But if climate scientists would only loosen their famed objectivity, the quoted Kiehl says “such honesty would just provide even more fodder for climate deniers.”
Ms Thomas says that “ many climate scientists and activists” [tautology alert!] often feel an extreme pressure to keep their emotions in check, even when out of the spotlight. Activists suffer a big personal toll from having to keep mum about threats to the planet. One activist, Mike Tidwell of the Chesapeake Climate Action Network, is quoted on the dreadful emotional toll that being right about everything imposes on warmists:
“You don’t just start talking about unbelievably fast sea-level rise at a cocktail party at a friend’s house. So having to deny the emotional need to talk about what’s on your mind all the time … those are some of the burdens that climate-aware scientists and activists have to endure… and world governments still aren’t doing shit.”
So, Ms Thomas wonders, how does a climate scientist handle the stress? Her forensic psychiatrist,Van Susteren, offers several “climate trauma survival tips”.
“Meditation and therapy are two, as are taking particular care to reinforce boundaries between work and one’s personal life. But she also says being honest is just as important. ‘[Don’t] believe that you are invulnerable … In fact, admitting what you are going through makes you more resilient.’”
Ms Thomas continues,
Back in March, Grist’s Brentin Mock wrote that in order to really drive home the urgency of global warming and not just view ‘climate change only as that thing that happened one year on television to those poor communities in Brooklyn,’ maybe it’s OK, when appropriate, to ditch a very limited ‘just the facts’ vocabulary in favor of more emotional language. In other words, he argues that scientists should start dropping F bombs. ‘Forgive my language here, but if scientists are looking for a clearer language to express the urgency of climate change, there’s no clearer word that expresses that urgency than FUCK,’ Mock writes. ‘We need scientists to speak more of these non-hard science truths, no matter how inconvenient or how dirty.’”
In concluding her piece, Ms Thomas continues to score own goals with every line: “Climate deniers aren’t going away anytime soon,” she sighs, “but with global organizations like the IPCC reinforcing facts, like ‘the 95% certainty’ that humans are driving global warming, the research is sticking.” This time she quotes psychologist-psychosocial researcher and consultant Renee Lertzman, a member of the Climate Psychology Alliance.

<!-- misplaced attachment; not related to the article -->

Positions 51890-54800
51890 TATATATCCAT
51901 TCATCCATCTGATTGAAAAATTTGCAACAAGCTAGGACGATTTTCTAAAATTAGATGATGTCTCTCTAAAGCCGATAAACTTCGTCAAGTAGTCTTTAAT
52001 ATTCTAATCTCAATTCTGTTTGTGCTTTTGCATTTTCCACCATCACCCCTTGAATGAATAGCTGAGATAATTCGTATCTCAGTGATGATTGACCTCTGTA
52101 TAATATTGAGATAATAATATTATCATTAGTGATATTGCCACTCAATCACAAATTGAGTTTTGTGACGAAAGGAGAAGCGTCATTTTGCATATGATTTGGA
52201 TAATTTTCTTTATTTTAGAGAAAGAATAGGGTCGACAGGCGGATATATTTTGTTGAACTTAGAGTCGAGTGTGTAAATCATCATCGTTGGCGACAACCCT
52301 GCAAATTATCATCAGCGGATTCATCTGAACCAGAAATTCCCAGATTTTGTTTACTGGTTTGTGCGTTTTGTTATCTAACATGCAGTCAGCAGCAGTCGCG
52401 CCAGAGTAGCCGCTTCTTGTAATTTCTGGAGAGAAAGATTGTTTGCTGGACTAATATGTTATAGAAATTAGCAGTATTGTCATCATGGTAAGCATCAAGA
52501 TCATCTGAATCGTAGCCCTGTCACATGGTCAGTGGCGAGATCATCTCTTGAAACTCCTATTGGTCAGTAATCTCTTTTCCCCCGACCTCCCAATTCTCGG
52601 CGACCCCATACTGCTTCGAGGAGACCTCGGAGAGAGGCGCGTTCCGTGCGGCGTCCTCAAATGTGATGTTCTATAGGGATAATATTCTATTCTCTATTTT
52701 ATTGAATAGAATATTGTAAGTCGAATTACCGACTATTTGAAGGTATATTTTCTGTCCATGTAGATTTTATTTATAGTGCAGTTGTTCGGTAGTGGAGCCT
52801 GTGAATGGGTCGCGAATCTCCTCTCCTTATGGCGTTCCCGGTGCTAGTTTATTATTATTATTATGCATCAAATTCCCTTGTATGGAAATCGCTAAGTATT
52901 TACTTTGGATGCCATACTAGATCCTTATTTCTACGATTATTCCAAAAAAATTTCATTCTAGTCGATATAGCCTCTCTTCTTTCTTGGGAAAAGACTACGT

‘There’s a taboo talking about it,’ Lertzman says, adding that the tight-lipped culture of the scientific community can be difficult to bridge. ‘The field of the psychology of climate change is still very, very young … I believe there are profound and not well-recognized or understood psychological implications of what I would call being a frontliner. There needs to be a lot more attention given to frontliners and where they’re given support.’
The first commenter on Ms Thomas’ piece wraps it up: “Thank you to the brave and dedicated scientists who have put themselves out there for us in this battle for the truth and have had to put up with sometimes even personal attacks from desperate deniers who are running out of other arguments. Should we win this and survive, let’s hope they are all remembered as heroes.”
* When it comes to shouting dirty words, climate scientists in Australia are world leaders. In 2011, they made a rap video including terms like ‘bitches, suckin’ d— in Copenhagen’, ‘shit’, ‘mutherf—r’ and
‘I’m a climate f——g scientist’. It should come as no surprise that their efforts were featured as ‘entertainment’ by the ABC.
Named participants were Tim Leslie, Climate Change Research Centre, UNSW; Dr Jason Evans, ditto; Dr Katrin Meissner, senior lecturer there; Tristan Sasse, PhD student there; Prof. Roger Jones, Centre for Strategic Economic Studies; Dr Ailie Gallant, School of Earth Sciences, University of Melbourne; Dr Leanne Armand, Climate Futures Research Centre, Macquarie University; Arnaud Tatin, Ecole Polytechnique; and Dr Linda Beaumont, Climate Futures, MacQuarie University.
Tony Thomas blogs at tthomas061.wordpress.com